Title:
COMPOSITIONS WITH ANTIGENS ADSORBED TO CALCIUM PHOSPHATE
Kind Code:
A1


Abstract:
Calcium phosphate is used as an adjuvant, with a high degree of antigen adsorption to the adjuvant. The invention is particularly useful for adjuvanting conjugated capsular saccharide antigens. Buffers, such as phosphate or histidine buffers, can advantageously be used in combination with the calcium phosphate, and compositions may have a pH in the range of 5.5 to 7.5.



Inventors:
Contorni, Mario (Siena, IT)
Singh, Manmohan (San Ramon, CA, US)
O'hagan, Derek (Siena, IT)
Application Number:
12/092379
Publication Date:
02/05/2009
Filing Date:
11/01/2006
Assignee:
Novartis AG (Basel, CH)
Primary Class:
Other Classes:
424/278.1, 424/197.11
International Classes:
A61K39/385; A61K47/04; A61P31/04; A61P31/16
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Primary Examiner:
LI, BAO Q
Attorney, Agent or Firm:
NOVARTIS VACCINES (at GSK 709 Swedeland Road UW2220, KING OF PRUSSIA, PA, 19406-0939, US)
Claims:
1. An immunogenic composition comprising: (i) an antigen; and (ii) a calcium phosphate salt, wherein at least 80% of the antigen is adsorbed to the calcium phosphate.

2. The composition of claim 1, wherein the calcium phosphate is amorphous.

3. The composition of any preceding claim, wherein the calcium phosphate is in particulate form.

4. The composition of any preceding claim, wherein the calcium phosphate has a calcium to phosphorus molar ratio between 1.35 and 1.83.

5. The composition of any preceding claim, wherein the concentration of calcium phosphate, measured as Ca++, is between 0.1 mg/ml and 10 mg/ml.

6. The composition of any preceding claim, wherein at least 90% of the antigen is adsorbed.

7. The composition of claim 6, wherein at least 95% of the antigen is adsorbed.

8. The composition of claim 7, wherein at least 99% of the antigen is adsorbed.

9. The composition of any preceding claim, including one or more further adjuvants and/or immunostimulatory agents.

10. The composition of claim 9, including an immunostimulatory oligonucleotide.

11. The composition of any preceding claim, which is substantially free from aluminium salts.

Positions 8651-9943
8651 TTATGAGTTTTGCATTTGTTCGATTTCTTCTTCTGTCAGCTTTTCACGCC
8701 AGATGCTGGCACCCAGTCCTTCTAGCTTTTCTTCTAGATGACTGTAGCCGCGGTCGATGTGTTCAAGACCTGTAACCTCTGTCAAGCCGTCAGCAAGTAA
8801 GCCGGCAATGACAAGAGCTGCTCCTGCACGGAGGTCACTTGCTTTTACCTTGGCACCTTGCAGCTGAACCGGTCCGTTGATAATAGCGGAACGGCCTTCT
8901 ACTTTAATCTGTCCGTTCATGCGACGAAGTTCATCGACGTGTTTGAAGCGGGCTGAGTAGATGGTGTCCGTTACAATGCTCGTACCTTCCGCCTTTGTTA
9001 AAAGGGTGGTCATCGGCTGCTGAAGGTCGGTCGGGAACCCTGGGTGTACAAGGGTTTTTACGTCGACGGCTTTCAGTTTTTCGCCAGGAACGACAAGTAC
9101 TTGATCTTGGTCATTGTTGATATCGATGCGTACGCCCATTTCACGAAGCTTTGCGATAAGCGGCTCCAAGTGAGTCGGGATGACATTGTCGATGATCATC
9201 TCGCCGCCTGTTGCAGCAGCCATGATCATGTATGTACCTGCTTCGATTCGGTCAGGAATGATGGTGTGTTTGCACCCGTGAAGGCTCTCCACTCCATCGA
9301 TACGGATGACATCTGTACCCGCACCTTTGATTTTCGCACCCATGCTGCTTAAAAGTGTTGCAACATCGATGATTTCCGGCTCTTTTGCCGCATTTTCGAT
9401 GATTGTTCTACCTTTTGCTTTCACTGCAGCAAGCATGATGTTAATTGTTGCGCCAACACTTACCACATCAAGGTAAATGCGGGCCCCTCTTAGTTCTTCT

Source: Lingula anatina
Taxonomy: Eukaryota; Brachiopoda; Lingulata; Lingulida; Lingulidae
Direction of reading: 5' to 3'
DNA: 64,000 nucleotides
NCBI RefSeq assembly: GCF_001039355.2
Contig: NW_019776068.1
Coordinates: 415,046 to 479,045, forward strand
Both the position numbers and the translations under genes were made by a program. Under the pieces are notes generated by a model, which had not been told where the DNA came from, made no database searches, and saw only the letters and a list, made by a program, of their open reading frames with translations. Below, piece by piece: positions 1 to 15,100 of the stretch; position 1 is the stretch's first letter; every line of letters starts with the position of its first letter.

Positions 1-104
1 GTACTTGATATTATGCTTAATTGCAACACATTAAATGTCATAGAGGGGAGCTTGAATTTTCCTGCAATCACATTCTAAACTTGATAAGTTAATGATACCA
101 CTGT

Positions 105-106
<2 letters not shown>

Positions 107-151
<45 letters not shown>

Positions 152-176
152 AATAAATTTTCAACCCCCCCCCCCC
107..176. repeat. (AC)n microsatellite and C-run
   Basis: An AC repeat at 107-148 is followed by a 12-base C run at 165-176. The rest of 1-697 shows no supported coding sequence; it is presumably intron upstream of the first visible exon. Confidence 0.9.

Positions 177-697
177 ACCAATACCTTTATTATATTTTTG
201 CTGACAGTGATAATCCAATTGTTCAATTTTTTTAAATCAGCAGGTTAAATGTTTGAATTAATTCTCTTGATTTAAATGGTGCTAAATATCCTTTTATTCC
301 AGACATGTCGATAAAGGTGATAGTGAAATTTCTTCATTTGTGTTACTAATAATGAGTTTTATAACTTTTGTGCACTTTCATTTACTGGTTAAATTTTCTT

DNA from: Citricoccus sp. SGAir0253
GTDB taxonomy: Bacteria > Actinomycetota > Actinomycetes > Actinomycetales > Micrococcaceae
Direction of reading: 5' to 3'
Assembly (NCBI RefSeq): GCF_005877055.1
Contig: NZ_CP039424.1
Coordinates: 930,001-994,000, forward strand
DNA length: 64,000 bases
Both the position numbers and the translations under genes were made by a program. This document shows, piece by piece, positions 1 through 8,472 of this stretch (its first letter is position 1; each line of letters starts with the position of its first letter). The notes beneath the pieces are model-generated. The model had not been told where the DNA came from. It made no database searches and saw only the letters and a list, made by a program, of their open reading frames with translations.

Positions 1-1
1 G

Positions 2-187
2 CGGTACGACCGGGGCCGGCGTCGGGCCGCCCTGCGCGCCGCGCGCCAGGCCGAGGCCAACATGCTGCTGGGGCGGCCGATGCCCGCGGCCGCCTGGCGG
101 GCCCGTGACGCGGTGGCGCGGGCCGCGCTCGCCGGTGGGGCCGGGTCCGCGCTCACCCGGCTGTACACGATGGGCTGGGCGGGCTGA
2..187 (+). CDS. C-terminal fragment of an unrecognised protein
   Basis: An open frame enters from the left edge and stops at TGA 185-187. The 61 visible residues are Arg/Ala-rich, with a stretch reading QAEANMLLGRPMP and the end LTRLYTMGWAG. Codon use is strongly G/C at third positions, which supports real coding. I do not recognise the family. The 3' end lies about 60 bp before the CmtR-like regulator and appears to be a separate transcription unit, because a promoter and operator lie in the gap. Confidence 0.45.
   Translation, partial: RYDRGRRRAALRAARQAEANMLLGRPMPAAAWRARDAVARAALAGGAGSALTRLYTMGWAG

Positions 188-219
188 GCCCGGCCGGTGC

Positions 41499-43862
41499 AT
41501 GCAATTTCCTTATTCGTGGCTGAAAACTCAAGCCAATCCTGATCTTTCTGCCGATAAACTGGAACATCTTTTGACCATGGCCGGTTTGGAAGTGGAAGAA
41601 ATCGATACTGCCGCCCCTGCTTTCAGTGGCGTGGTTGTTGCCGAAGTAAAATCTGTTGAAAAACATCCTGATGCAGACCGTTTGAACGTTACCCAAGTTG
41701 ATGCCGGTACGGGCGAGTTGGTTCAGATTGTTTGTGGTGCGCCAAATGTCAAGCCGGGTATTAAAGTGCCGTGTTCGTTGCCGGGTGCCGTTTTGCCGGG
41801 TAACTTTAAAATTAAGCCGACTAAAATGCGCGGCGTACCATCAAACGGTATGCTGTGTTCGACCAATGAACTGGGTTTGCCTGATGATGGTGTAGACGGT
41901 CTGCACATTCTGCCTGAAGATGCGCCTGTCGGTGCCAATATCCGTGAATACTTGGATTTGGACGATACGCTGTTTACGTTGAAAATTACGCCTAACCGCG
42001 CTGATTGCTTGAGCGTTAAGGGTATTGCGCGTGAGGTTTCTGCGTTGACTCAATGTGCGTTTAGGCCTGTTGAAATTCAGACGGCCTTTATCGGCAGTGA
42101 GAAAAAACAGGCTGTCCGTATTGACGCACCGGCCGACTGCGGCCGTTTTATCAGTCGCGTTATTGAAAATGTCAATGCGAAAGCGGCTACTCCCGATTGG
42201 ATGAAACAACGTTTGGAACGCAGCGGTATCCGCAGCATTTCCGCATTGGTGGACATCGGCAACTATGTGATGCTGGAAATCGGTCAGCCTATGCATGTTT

12. The composition of any preceding claim, wherein the antigen is a bacterial or viral antigen.

13. The composition of claim 12, wherein the antigen is a conjugated bacterial capsular saccharide.

14. The composition of claim 13, wherein the capsular saccharide is from H. influenzae type B.

15. The composition of claim 13, wherein the capsular saccharide is from N. meningitidis.

16. The composition of claim 13, wherein the capsular saccharide is from S. pneumoniae.

17. The composition of claim 12, wherein the antigen is an influenza virus antigen.

18. The composition of claim 17, wherein the influenza virus is a pandemic strain.

19. The composition of any preceding claim, wherein the composition includes NaCl.

20. The composition of any preceding claim, wherein the composition has an osmolality between 200 mOsm/kg and 400 mOsm/kg.

21. The composition of any preceding claim, wherein the composition includes a buffer.

22. The composition of claim 21, wherein the composition includes a histidine buffer.

23. The composition of any preceding claim, wherein the composition has a pH between 5.5 and 7.5.

24. The composition of any preceding claim, wherein the composition is free from mercury.

25. An adjuvant composition comprising: (i) a calcium phosphate salt; and (ii) an adjuvant selected from the group consisting of: 3D-MPL, immunostimulatory oligonucleotides, and imidazoquinolones; wherein at least 50% of the adjuvant is adsorbed to the calcium phosphate.

Description:

All documents cited herein are incorporated by reference in their entirety.

TECHNICAL FIELD

This invention is in the field of vaccine adjuvants.

BACKGROUND OF THE INVENTION

Aluminum salts are the most common adjuvants used in vaccines currently on the market. The adjuvanticity of these compounds was first discovered in 1926, and they are recognized as being safe by the FDA and international regulatory agencies. There is a move, however, to reduce the quantity of aluminum used in vaccines and to minimize the use of aluminum compounds as adjuvants.

It is an object of the invention to provide non-aluminum adjuvants for use in immunisation.

SUMMARY OF THE INVENTION